Agreed. Updated to reduce it to a single question. Could turn this into 10 questions but kind of hoping this thread might become a useful, one-top, destination for folks wanting to know where to go next. –  wgpubs Jan 8 '13 at 23:52
    
Still a lot of questions that applies to any server stack, not just nginx based servers running WordPress. –  Pothi Jan 9 '13 at 3:21
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closed as too broad by toscho Nov 21 '13 at 0:37

There are either too many possible answers, or good answers would be too long for this format. Please add details to narrow the answer set or to isolate an issue that can be answered in a few paragraphs.If this question can be reworded to fit the rules in the help center, please edit the question.

3 Answers

What permissions should I set on each of wp folders? Users will need to upload various assets (images, pdfs, office docs, audio, video). I found this article here that seems helpful, but would like to get some input from folks having done this?

This will be the same as any other web server. Whatever user happens to be running the web server need permission to access the files its meant to serve. With PHP-FPM backing the PHP portion of things, its user will need access to the PHP files. Generally both PHP-FPM and Nginx will run under the same user, but that's really up to you.

SO! Let's say both Nginx and PHP-FPM are running under www-data. Your document root and its file should be readable by that user. If I'm running a server for a client, I'm likely to use a deploy user for scripted/automated deployments, so that probably means that the files will be group readable/writeable. Eg 775 permissions.

What is the/a recommended configuration for nginx? Below is mine, but as I'm new to nginx I'm not all that confident that I have the best configuration of if it is even a good one. What can/should be done to improve it?

There are a few repos on github that you should take a look at:

https://github.com/perusio/wordpress-nginx

https://github.com/pothi/WordPress-Nginx

Both have pretty good example of Nginx config files.

What you have looks like the default Ubuntu install config. A few things to keep in mind:

  1. Nginx is fast. Like stupid fast. If you're not doing anything crazy CPU intensive (ala serving SSL) a single worker process should be fine. But you can bump it up to something equal to the number of CPU cores.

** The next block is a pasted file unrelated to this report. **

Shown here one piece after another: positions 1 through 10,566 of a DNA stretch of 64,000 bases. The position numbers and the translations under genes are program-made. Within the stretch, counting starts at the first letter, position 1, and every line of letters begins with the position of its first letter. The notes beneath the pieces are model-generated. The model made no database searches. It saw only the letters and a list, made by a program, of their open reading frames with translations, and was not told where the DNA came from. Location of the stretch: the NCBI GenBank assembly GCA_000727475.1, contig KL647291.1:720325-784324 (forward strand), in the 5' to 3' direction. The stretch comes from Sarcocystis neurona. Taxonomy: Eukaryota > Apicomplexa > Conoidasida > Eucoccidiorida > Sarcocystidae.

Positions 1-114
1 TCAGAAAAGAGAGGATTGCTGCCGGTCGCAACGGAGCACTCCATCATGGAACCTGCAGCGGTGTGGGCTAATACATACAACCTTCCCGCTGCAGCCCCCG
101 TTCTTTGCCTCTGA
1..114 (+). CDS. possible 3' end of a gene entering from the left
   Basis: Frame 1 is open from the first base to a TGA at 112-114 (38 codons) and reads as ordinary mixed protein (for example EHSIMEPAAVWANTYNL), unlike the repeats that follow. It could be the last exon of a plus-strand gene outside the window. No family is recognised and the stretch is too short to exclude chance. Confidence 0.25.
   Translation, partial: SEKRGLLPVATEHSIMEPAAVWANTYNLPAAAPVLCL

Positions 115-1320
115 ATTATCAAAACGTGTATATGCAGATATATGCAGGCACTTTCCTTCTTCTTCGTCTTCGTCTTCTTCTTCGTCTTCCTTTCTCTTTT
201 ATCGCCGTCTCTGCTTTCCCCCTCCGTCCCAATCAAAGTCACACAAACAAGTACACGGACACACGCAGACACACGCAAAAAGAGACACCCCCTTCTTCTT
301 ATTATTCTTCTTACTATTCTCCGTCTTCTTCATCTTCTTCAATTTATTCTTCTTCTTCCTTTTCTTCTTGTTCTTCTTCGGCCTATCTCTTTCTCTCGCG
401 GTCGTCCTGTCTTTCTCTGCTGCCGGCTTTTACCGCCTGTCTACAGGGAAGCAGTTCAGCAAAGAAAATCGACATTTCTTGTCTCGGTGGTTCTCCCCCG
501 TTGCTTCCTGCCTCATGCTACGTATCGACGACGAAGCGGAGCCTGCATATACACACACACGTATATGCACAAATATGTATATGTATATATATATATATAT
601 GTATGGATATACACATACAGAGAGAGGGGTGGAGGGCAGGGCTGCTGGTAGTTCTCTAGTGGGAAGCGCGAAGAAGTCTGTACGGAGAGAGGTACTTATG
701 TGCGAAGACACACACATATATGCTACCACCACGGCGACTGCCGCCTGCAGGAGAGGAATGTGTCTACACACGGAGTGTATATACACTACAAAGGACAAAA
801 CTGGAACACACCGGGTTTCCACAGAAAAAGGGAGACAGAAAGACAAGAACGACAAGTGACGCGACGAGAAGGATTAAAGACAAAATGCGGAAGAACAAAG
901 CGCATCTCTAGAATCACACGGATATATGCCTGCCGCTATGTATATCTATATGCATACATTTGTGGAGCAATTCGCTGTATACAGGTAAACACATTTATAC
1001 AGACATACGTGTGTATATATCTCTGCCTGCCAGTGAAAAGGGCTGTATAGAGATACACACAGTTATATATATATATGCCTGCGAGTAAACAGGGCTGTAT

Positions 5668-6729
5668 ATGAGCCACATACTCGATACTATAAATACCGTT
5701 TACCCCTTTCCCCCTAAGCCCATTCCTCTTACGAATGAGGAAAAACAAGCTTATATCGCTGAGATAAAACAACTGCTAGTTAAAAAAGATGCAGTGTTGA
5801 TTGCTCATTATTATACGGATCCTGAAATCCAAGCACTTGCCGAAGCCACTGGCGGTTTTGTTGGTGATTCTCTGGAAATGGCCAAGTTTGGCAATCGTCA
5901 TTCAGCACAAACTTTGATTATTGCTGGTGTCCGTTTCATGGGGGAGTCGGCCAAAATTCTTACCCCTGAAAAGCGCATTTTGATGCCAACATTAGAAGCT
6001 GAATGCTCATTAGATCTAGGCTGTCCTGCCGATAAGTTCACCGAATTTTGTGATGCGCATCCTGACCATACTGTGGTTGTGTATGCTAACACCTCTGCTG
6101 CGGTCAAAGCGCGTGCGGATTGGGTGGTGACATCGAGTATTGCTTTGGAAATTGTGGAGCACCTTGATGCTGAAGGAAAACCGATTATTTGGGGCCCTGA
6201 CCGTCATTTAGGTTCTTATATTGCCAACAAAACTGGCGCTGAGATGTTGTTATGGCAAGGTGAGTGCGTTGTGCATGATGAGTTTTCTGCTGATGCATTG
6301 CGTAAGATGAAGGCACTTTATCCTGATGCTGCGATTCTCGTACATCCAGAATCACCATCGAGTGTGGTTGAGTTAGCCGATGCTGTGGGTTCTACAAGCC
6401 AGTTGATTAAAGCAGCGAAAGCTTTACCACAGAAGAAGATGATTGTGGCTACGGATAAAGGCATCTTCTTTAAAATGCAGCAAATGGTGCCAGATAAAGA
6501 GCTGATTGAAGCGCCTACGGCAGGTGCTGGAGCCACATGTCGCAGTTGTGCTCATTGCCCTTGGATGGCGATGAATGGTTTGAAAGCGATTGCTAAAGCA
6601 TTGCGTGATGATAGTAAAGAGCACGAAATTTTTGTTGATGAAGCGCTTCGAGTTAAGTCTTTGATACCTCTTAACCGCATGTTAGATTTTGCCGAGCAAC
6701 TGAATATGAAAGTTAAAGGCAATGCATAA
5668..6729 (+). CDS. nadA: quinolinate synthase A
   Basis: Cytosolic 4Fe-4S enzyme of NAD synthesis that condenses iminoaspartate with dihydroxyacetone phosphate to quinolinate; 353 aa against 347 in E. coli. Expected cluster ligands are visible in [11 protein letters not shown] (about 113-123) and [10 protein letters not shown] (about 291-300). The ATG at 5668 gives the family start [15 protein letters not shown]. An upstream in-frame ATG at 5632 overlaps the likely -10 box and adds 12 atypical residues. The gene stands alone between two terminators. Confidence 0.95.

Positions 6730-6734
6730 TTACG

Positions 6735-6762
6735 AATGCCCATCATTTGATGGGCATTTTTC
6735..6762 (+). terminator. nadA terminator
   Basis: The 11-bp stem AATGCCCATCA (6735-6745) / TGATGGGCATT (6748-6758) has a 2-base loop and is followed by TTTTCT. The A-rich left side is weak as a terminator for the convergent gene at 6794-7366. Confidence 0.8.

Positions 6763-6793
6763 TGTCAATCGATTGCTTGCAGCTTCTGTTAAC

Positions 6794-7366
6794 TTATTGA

2. worker_connections has some good info in the docs that you should take a look at regarding max clients your server can handle
  3. limit_conn_zone and limit_zone present some interesting things to help mitigate traffic spikes. They are also incredible hard to tweak and get right. Use caution!
  4. Utilize browser caching and set Expires headers. THere are no per-directory config files like .htaccess in nginx where you can control caching headers. Be sure to do it in your server config.
  5. Be sure to look into the gzip module and understand what the directives do and if you need to modify anything. Especially gzip_types, which only defaults to text/html.
  6. If at all possible, try using a unix socket to pass PHP files off to FPM. I've better luck with this than listing on a localhost port.

w3 Total Cache or WP Supercache? What are the better/best caching options and how are folks managing their cache? As I'm running on an ummanaged server, perhaps there are other suggestions?

I would suggest not doing this until you are sure you need to. If you're on a server to which you have complete access, I would be included to do full page caching back by something like a persistent object cache and batcache.

How do you set up a CDN and what should you put up in it? I have an Amazon S3 account to use, just not sure how it should be used?

S3 is not a CDN. So you want your images to live elsewhere? Then use S3 + CloudFront with S3 as the origin to server files.

If you want a super simple CDN, set up an "origin pull" CDN that fetches file from your server, respects their cache headers and refresh based on that, and servers files for you. This is is incredible easy to set up.

What should I use to perform and manage backups of Wordpress sites (content and database)?

I am a super-nerd, so I use automated scripts (written with fabric Fabric) to just SSH in do a mysqldump and then download the SQL dump. Rsync is speedy to grab static files, but you could also just tarball a snapshot of the media and download it.

Obviously there are other solutions to this issue. Vaultpress, etc. Look around.